Unweave a rainbow, as it erewhile made
The tender-person’d Lamia melt into a shade.

-“Lamia” by John Keats

This trend shows up in other media. In Rick and Morty, even the Devil is bested by science.

And the whole premise of Gravity Falls, a very binge-worthy show, is the rational study of the “weirdness” surrounding the Mystery Shack.

In fact, in the very first minute of the series, we get the introduction:

“My name is Dipper. The girl about to puke is my sister Mabel. You may be wondering what we’re doing in a golf cart, fleeing from a creature of unimaginable horror…Rest assured, there’s a perfectly logical explanation.”

Once again, a “cosmic horror” is cut down to manageable size, and ultimately defeated, with some rational thinking. Does this reflect our collective expectations, having battled problems in real life, like germs, famine, and natural disasters, with science?

STEM-Powered

I recently visited the Oregon Museum of Science and Industry in Portland, with an emphasis on “industry.” Housed in a former power-plant, there were many opportunities for visitors to actually build things. From 3D-printers to shake-tables for earthquake testing block towers, there was plenty for young makers to enjoy.

Compared with my recollections of (many, many) hours spent in science museums during my youth, I felt that there was a greatly reduced emphasis on simply observing, as opposed to doing.

Perhaps in an era of instant access to YouTube, simply watching a video or demonstration on a scientific principle is no longer a compelling enough reason to make the trip. Since knowledge is freely available, what is valuable is the ability to create something new. The museum gift-shop offered tools for budding programmers to learn to code.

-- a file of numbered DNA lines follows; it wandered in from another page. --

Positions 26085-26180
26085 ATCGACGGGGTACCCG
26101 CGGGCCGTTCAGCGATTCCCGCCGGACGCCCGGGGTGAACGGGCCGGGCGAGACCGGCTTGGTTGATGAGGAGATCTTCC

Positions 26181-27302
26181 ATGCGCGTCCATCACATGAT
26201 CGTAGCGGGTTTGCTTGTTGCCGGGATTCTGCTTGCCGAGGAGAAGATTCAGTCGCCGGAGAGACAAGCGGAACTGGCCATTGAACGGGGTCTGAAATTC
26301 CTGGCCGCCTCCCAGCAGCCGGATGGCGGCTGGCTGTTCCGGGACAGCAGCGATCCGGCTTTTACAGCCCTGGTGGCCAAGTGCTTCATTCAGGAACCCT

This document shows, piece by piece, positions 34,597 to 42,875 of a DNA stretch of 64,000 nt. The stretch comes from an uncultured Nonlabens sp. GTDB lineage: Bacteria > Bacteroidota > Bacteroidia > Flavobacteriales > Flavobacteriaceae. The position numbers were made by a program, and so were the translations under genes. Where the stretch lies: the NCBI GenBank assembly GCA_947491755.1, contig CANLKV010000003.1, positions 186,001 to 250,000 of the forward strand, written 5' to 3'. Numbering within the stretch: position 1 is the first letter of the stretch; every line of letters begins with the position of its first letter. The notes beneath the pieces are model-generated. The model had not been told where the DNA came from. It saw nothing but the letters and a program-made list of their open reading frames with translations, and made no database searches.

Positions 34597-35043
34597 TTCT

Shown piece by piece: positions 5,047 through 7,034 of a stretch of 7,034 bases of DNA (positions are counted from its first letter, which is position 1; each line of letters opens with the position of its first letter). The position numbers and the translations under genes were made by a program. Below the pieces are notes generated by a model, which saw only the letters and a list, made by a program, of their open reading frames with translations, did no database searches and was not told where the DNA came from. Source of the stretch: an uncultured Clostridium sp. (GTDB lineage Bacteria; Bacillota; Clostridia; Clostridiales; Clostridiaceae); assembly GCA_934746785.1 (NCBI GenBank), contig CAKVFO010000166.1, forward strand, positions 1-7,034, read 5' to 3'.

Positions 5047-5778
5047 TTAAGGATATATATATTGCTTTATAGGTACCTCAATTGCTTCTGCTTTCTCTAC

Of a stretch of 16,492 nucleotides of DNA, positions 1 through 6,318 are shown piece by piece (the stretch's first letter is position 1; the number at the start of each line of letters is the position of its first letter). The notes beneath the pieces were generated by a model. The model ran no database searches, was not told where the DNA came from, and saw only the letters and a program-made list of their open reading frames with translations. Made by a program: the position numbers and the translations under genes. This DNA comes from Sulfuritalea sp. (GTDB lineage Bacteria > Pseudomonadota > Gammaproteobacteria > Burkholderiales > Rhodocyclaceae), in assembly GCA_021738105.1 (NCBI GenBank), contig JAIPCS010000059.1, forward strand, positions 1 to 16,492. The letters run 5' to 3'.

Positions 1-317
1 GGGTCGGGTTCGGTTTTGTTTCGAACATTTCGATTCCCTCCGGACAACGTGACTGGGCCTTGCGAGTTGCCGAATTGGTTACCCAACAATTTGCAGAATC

Cavalier Predictions

As a native Ohioan, I was thrilled to see the Cleveland Cavaliers complete their remarkable Championship season, ending a 52-year drought for the city.

However, at least one person was somewhat less enthused that Cleveland came out on top in 2016:

 

This is not to pick on one pundit in particular; the track-records of sports (and politics) prognosticators are rarely checked, but it should be obvious that a history of accuracy is not a strict requirement to be invited back on TV. To be generous, it may be that the point of making predictions is to summarize one’s current state of belief, in a Bayesian sense. In other words, listeners should hear “pundit X believes, based on all evidence currently available, that outcome Y is the most likely.” Unfortunately, the process of computing this belief is almost always done in an unsystematic manner in the pundit’s head, and therefore subject to numerous cognitive biases, especially the availability heuristic, recency illusion, and the subadditivity bias.

When election guru Nate Silver apologized for being wrong about the GOP primaries, he did so for acting like “a pundit” – almost all of whom, by the way, were also wrong – instead of doing the “data journalism” for which he is famous. He wrote (emphasis added):

The big mistake is a curious one for a website that focuses on statistics. Unlike virtually every other forecast we publish at FiveThirtyEight — including the primary and caucus projections I just mentioned — our early estimates of Trump’s chances weren’t based on a statistical model. Instead, they were what we “subjective odds” — which is to say, educated guesses. In other words, we were basically acting like pundits, but attaching numbers to our estimates. And we succumbed to some of the same biases that pundits often suffer, such as not changing our minds quickly enough in the face of new evidence. Without a model as a fortification, we found ourselves rambling around the countryside like all the other pundit-barbarians, randomly setting fire to things.